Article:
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Sauces & Shapes

Pasta the Italian Way

Oretta Zanini De Vita, Maureen B. Fant

Hardcover

List Price: 35.00*
* Individual store prices may vary.

Description

Winner of the International Association of Culinary Association (IACP) Award



The indispensable cookbook for genuine Italian sauces and the traditional pasta shapes that go with them.


Pasta is so universally popular in the United States that it can justifiably be called an American food. This book makes the case for keeping it Italian with recipes for sauces and soups as cooked in Italian homes today. There are authentic versions of such favorites as carbonara, bolognese, marinara, and Alfredo, as well as plenty of unusual but no less traditional sauces, based on roasts, ribs, rabbit, clams, eggplant, arugula, and mushrooms, to name but a few.


Anyone who cooks or eats pasta needs this book. The straightforward recipes are easy enough for the inexperienced, but even professional chefs will grasp the elegance of their simplicity.


Cooking pasta the Italian way means:



  • Keep your eye on the pot, not the clock.

  • Respect tradition, but don’t be a slave to it.

  • Choose a compatible pasta shape for your sauce or soup, but remember they aren’t matched by computer. (And that angel hair goes with broth, not sauce.)

  • Use the best ingredients you can find—and you can find plenty on the Internet.

  • Resist the urge to embellish, add, or substitute. But minor variations usually enhance a dish.

  • How much salt? Don’t ask, taste!


Serving and eating pasta the Italian way means:



  • Use a spoon for soup, not for twirling spaghetti.

  • Learn to twirl; never cut.

  • Never add too much cheese, and often add none at all.

  • Toss the cheese and pasta before adding the sauce.

  • Warm the dishes.Serve pasta alone. The salad comes after.

  • To be perfectly proper, use a plate, not a bowl.


The authors are reluctant to compromise because they know how good well-made pasta can be. But they keep their sense of humor and are sympathetic to all well-intentioned readers.





Praise For Sauces & Shapes: Pasta the Italian Way

Revelation lies between these covers…This book is as much a fascinating lesson in Italian character as it is generous with dishes rarely tasted beyond their home kitchens.
— Lynne Rossetto Kasper, host of American Public Media’s The Splendid Table®

Sauces & Shapes could well be the book that retires all other pasta books…The table of contents alone reads like the most tantalizing trattoria menu from which you just can’t decide which dish to order.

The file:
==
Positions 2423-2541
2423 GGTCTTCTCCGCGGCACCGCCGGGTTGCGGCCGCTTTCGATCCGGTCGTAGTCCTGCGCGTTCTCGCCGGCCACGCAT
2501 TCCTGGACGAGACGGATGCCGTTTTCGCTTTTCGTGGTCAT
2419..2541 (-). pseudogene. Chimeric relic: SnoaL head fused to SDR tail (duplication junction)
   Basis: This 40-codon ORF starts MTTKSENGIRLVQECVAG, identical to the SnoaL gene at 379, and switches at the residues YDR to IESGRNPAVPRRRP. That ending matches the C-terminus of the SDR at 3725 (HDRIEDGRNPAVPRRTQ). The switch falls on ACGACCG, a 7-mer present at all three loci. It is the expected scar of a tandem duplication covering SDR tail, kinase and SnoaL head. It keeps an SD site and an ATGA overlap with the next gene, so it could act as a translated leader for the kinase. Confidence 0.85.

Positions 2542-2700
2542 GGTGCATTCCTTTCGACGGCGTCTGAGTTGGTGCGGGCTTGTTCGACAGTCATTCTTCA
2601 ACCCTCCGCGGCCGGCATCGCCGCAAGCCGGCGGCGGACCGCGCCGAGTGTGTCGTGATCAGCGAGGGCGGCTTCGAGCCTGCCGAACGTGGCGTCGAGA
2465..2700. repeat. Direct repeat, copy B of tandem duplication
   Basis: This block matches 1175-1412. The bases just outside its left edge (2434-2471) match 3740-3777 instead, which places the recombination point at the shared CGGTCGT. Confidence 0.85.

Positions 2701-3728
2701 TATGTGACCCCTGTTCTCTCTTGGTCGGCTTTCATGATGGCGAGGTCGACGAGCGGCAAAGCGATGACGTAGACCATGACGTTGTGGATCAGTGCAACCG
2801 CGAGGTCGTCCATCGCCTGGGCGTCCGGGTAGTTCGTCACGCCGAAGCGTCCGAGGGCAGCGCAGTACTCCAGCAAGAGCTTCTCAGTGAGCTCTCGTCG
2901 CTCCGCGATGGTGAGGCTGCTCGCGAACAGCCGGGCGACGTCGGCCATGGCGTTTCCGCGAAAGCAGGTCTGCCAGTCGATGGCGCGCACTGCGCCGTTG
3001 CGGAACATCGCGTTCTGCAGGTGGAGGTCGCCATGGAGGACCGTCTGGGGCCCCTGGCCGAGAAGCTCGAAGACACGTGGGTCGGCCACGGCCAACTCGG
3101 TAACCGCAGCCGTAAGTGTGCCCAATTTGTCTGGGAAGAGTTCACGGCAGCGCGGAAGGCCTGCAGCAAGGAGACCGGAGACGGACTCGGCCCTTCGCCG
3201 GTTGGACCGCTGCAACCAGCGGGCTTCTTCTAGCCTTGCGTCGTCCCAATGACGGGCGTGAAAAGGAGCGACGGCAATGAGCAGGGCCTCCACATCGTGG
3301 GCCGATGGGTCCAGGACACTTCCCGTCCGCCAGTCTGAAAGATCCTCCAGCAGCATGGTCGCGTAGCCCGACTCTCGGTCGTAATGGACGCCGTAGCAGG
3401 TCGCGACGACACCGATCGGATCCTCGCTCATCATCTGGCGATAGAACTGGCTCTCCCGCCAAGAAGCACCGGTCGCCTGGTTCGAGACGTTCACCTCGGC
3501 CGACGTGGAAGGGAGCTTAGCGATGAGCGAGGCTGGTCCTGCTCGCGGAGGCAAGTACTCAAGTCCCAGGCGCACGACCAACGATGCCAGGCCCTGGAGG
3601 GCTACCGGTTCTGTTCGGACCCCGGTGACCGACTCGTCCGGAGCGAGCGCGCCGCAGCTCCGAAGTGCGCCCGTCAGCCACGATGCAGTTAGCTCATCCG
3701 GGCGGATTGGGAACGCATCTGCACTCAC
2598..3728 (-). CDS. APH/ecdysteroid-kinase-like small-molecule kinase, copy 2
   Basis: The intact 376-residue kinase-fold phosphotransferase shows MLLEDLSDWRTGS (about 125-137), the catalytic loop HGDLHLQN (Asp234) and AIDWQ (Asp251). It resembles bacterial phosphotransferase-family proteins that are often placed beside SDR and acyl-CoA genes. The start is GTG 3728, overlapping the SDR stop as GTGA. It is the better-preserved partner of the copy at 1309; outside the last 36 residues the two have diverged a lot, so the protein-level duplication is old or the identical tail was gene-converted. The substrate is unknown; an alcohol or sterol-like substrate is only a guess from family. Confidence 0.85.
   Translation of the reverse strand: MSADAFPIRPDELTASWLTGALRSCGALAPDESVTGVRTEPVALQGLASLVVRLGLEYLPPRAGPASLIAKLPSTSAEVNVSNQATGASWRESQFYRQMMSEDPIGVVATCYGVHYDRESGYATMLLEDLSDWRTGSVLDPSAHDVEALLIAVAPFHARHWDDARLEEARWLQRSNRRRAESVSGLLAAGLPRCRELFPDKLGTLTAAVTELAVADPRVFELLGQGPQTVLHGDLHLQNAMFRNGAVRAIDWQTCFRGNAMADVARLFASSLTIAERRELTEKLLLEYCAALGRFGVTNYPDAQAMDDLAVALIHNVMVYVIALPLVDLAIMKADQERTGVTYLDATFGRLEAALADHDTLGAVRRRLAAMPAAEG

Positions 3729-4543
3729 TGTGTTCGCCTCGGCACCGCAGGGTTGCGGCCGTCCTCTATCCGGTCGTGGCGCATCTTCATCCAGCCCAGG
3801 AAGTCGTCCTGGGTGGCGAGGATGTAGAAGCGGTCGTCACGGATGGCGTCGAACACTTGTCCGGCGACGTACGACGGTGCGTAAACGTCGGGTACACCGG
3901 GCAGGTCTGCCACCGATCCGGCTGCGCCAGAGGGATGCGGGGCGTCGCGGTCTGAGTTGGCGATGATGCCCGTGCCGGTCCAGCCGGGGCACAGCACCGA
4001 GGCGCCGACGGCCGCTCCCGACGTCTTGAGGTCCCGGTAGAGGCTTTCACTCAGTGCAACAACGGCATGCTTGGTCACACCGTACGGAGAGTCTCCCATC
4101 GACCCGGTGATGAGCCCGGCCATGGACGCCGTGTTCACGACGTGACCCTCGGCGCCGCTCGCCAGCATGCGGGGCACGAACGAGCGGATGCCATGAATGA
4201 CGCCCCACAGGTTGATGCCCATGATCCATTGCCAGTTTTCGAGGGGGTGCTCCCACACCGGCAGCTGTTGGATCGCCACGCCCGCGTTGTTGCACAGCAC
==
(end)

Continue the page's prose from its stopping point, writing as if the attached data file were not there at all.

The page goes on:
— Danny Meyer, author of Setting the Table

Zanini De Vita and Fant’s Sauces & Shapes accomplishes the impressive feat of presenting a thoroughly Italian perspective on pasta in a package that all American cooks can use and understand.

— Mitchell Davis, executive vice president of the James Beard Foundation and author of Kitchen Sense

If you like Italian cooking, Sauces & Shapes will become a timeless, cherished companion.

— Amanda Hesser, cofounder of Food52 and the author of The Essential New York Times Cookbook

This book is meant to help those outside of Italy cook like Italians.

Spend a little time with Sauces and Shapes and instead of asking why anyone might need yet another pasta cookbook, you might find yourself wondering why you would keep all those others.

— Russ Parsons

W. W. Norton & Company, 9780393082432, 400pp.

Publication Date: October 14, 2013



About the Author

Oretta Zanini De Vita was born in Bologna, where she learned the art of pasta making as a child in a local convent school. A respected Italian culinary historian, she has written more than forty books on Italian food and its traditions, including the James Beard Award–winning Encyclopedia of Pasta (2010) and Popes, Peasants, and Shepherds: Recipes and Lore from Rome and Lazio (2013), both translated by Maureen B. Fant. She lives in Rome.

Maureen B. Fant, a native of New York, is a writer and translator who came to live in Rome in 1979 believing that her future lay in classical archaeology. She now writes mostly about Italian food. She is the coauthor of Women’s Life in Greece and Rome and Dictionary of Italian Cuisine, among others. Her writing has appeared in the New York Times, Gourmet, and other periodicals, and she lectures on the food of Rome and ancient Rome.